Top Stories

Whitney Bryen-Oklahoma Watch

Oklahoma Jails Begin Collecting DNA from Arrestees

With no announcement, Oklahoma jails are beginning to collect DNA from individuals arrested on felony charges – the first step in implementing a controversial state law passed two years ago. So far, hundreds of jail inmates have had the insides of their cheeks swabbed, and the samples have been forwarded to the Oklahoma State Bureau of Investigation, which soon will analyze and upload the genetic profiles to a national FBI database. The goal is to connect arrestees to unsolved crimes, which...

Read More
University of Tulsa

Former University of Tulsa Student Sentenced for Assault

A 19-year-old former University of Tulsa student has been sentenced to five years in prison after pleading guilty to sexually assaulting three women on campus. Zach Ryan Martin pleaded guilty Thursday to four counts of sexual battery for events that occurred between September 2017 and December 2017. Tulsa County District Judge William LaFortune also sentenced Martin to an additional five years of probation for each charge, which will be served concurrently. Martin's attorney, Trevor Reynolds,...

Read More

Wolves Are Back In Germany, But Not Always Welcome

Wolves are making a big comeback in Germany, which is making some Germans uneasy. Farmers and hunters drove the species out of the country over 150 years ago, but conditions for wolves became more welcoming in 1990, after Germany's reunification extended European endangered species protections to the eastern part of the country. Since 2000, the Central European gray wolves have been moving back, mostly from Poland . In Brandenburg state, which surrounds Berlin, the number of known wolf packs...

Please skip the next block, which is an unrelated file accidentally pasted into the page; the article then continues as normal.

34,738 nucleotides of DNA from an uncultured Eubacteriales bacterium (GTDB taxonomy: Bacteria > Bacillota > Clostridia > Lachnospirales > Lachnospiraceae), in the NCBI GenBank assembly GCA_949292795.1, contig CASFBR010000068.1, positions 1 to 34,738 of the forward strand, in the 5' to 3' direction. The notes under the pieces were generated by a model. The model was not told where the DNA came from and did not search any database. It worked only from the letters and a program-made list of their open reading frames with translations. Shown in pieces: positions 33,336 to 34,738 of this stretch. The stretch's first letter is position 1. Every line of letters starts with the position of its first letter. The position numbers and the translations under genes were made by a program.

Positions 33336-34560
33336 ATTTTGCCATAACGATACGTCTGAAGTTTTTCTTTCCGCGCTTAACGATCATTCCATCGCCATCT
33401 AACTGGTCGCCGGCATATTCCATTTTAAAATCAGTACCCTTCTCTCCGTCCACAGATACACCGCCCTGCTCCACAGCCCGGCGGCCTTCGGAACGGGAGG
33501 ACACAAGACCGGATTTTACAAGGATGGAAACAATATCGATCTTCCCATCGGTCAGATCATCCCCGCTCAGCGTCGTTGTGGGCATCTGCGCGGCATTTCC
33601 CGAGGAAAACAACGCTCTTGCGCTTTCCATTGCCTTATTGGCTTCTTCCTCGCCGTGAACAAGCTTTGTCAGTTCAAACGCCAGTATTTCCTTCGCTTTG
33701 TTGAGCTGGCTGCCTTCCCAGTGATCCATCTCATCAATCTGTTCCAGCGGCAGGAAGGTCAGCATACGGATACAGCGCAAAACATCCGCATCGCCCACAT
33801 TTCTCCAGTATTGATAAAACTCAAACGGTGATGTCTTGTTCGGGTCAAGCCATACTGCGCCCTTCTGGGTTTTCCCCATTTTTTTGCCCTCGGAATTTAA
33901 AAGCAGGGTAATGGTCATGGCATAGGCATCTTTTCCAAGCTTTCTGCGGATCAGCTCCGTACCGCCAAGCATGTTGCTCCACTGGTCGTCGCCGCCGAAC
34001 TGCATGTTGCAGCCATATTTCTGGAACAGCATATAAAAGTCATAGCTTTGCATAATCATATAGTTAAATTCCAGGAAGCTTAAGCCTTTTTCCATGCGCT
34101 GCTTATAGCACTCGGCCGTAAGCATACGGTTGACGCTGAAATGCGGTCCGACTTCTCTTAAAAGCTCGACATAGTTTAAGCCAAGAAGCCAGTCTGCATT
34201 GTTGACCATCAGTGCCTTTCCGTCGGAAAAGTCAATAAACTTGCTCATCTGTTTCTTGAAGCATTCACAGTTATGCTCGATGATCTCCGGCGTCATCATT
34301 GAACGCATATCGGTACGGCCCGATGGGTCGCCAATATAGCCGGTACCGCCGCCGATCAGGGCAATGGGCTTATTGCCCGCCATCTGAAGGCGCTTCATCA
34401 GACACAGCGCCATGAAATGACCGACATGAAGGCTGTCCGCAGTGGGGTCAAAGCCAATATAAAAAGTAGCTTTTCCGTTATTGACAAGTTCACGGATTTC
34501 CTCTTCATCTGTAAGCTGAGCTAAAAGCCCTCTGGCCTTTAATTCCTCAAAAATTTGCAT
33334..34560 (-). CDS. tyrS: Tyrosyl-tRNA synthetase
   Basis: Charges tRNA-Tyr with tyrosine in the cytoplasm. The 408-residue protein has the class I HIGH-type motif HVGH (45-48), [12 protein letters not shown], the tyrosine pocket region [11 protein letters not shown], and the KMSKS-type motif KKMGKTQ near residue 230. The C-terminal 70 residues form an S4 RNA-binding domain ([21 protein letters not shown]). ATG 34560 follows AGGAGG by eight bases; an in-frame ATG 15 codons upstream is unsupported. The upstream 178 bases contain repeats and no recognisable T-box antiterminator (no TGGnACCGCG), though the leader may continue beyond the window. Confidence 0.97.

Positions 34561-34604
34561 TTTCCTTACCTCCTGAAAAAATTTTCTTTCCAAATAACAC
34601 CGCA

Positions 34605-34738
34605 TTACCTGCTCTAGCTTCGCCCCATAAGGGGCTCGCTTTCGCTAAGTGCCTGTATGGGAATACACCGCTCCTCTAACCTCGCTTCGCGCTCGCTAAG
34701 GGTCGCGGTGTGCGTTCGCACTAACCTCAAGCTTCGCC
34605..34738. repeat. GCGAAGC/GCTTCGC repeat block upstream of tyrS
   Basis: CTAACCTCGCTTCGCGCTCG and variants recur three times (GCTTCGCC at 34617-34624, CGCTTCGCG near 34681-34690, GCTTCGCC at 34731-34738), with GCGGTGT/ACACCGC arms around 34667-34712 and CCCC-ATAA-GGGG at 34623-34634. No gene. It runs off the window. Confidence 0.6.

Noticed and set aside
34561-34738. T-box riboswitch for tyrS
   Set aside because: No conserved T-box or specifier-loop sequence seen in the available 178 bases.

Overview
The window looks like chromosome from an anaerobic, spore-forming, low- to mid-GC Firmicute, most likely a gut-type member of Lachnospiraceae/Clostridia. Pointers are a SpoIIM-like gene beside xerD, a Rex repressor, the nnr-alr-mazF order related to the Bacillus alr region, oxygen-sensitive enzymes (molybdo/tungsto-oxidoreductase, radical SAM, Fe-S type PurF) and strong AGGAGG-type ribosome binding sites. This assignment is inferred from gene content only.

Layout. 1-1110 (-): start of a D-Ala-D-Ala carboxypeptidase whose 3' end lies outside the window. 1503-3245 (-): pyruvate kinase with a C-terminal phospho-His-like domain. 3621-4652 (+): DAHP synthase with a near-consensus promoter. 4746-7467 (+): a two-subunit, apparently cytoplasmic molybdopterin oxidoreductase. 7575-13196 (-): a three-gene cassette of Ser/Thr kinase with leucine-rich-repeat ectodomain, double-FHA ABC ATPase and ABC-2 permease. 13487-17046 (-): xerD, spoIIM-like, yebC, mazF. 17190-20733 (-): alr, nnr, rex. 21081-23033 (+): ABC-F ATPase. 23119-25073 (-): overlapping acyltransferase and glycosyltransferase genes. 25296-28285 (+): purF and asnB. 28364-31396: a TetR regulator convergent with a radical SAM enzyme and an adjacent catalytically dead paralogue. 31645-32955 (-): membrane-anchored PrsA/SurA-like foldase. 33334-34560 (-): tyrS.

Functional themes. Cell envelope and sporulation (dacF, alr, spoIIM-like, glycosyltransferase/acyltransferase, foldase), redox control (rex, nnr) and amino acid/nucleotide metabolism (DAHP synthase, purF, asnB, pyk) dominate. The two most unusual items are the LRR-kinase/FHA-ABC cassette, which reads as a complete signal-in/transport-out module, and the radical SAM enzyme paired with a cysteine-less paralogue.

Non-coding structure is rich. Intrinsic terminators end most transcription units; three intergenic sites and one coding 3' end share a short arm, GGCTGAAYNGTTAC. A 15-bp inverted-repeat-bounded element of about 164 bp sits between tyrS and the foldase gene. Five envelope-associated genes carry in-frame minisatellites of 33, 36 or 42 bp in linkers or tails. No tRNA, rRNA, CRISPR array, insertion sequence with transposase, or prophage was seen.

Read More

Support Public Radio AND our National Forests!

Winter Arrives on All This Jazz

Dig the next All This Jazz, beginning at 9pm on Saturday the 15th, right here on Public Radio 89.5 KWGS...and online via our "Listen Live" stream at PublicRadioTulsa.org . The program delivers three hours of recent and classic jazz music, across a range of styles, each and every Saturday night, from 9 o'clock till midnight. (We also offer a 7pm re-airing of ATJ on Sunday evenings, on Jazz 89.5-2, which is Public Radio Tulsa's all-jazz HD Radio channel.) From Chico Hamilton to Chico Freeman,...

Read More

StudioTulsa

On this edition of ST, we offer another Museum Confidential podcast (which is a podcast co-created twice monthly by our own Scott Gregory and Jeff Martin of Philbrook Museum). This time around, Museum Confidential speaks with author Mary Gabriel about her new and much-praised group biography, which digs deeply into the post-WII New York art world.

Our guest is Tim Sharp, who has for several years now served as both Artistic Director and Conductor of the Tulsa Oratorio Chorus. He tells us about the newest TOC concert, "Russian Choral Classics," which will happen on Friday night (the 14th) at 7:30pm in Holy Family Cathedral (in downtown Tulsa). The evening will offer a cappella choral works -- both sacred and secular -- by Chesnokov, Grechaninov, Rachmaninov, and others. For more information, or to purchase tickets, please go here.

What happens when we as a society stop trusting our experts, stop consulting our longtime scholars, and stop listening to our intelligence-community professionals? What happens to our foreign policy? How are this nation's relationships with the rest of the world affected? How is our government itself altered? Our guest on ST is the conservative writer and scholar, Tom Nichols, who is also a Professor of National Security Affairs at the U.S. Naval War College.